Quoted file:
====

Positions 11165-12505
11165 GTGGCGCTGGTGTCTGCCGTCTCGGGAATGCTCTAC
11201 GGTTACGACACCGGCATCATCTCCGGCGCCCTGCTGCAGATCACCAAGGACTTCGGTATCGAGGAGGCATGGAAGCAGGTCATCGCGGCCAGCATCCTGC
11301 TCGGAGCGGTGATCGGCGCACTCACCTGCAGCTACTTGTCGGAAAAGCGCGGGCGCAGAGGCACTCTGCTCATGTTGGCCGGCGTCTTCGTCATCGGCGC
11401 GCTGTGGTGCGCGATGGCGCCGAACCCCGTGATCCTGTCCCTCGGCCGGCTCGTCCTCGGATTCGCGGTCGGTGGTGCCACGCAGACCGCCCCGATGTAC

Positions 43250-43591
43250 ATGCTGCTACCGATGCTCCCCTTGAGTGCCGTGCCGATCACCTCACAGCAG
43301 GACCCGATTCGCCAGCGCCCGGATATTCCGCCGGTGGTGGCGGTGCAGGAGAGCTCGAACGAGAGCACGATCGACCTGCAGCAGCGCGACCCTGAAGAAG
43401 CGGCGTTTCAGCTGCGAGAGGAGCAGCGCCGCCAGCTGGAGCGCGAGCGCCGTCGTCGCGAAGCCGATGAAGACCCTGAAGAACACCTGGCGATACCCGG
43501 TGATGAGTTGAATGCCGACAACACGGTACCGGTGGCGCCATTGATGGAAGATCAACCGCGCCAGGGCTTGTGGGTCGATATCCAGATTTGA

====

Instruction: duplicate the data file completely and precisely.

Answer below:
Positions 11165-12505
11165 GTGGCGCTGGTGTCTGCCGTCTCGGGAATGCTCTAC
11201 GGTTACGACACCGGCATCATCTCCGGCGCCCTGCTGCAGATCACCAAGGACTTCGGTATCGAGGAGGCATGGAAGCAGGTCATCGCGGCCAGCATCCTGC
11301 TCGGAGCGGTGATCGGCGCACTCACCTGCAGCTACTTGTCGGAAAAGCGCGGGCGCAGAGGCACTCTGCTCATGTTGGCCGGCGTCTTCGTCATCGGCGC
11401 GCTGTGGTGCGCGATGGCGCCGAACCCCGTGATCCTGTCCCTCGGCCGGCTCGTCCTCGGATTCGCGGTCGGTGGTGCCACGCAGACCGCCCCGATGTAC

Positions 43250-43591
43250 ATGCTGCTACCGATGCTCCCCTTGAGTGCCGTGCCGATCACCTCACAGCAG
43301 GACCCGATTCGCCAGCGCCCGGATATTCCGCCGGTGGTGGCGGTGCAGGAGAGCTCGAACGAGAGCACGATCGACCTGCAGCAGCGCGACCCTGAAGAAG
43401 CGGCGTTTCAGCTGCGAGAGGAGCAGCGCCGCCAGCTGGAGCGCGAGCGCCGTCGTCGCGAAGCCGATGAAGACCCTGAAGAACACCTGGCGATACCCGG
43501 TGATGAGTTGAATGCCGACAACACGGTACCGGTGGCGCCATTGATGGAAGATCAACCGCGCCAGGGCTTGTGGGTCGATATCCAGATTTGA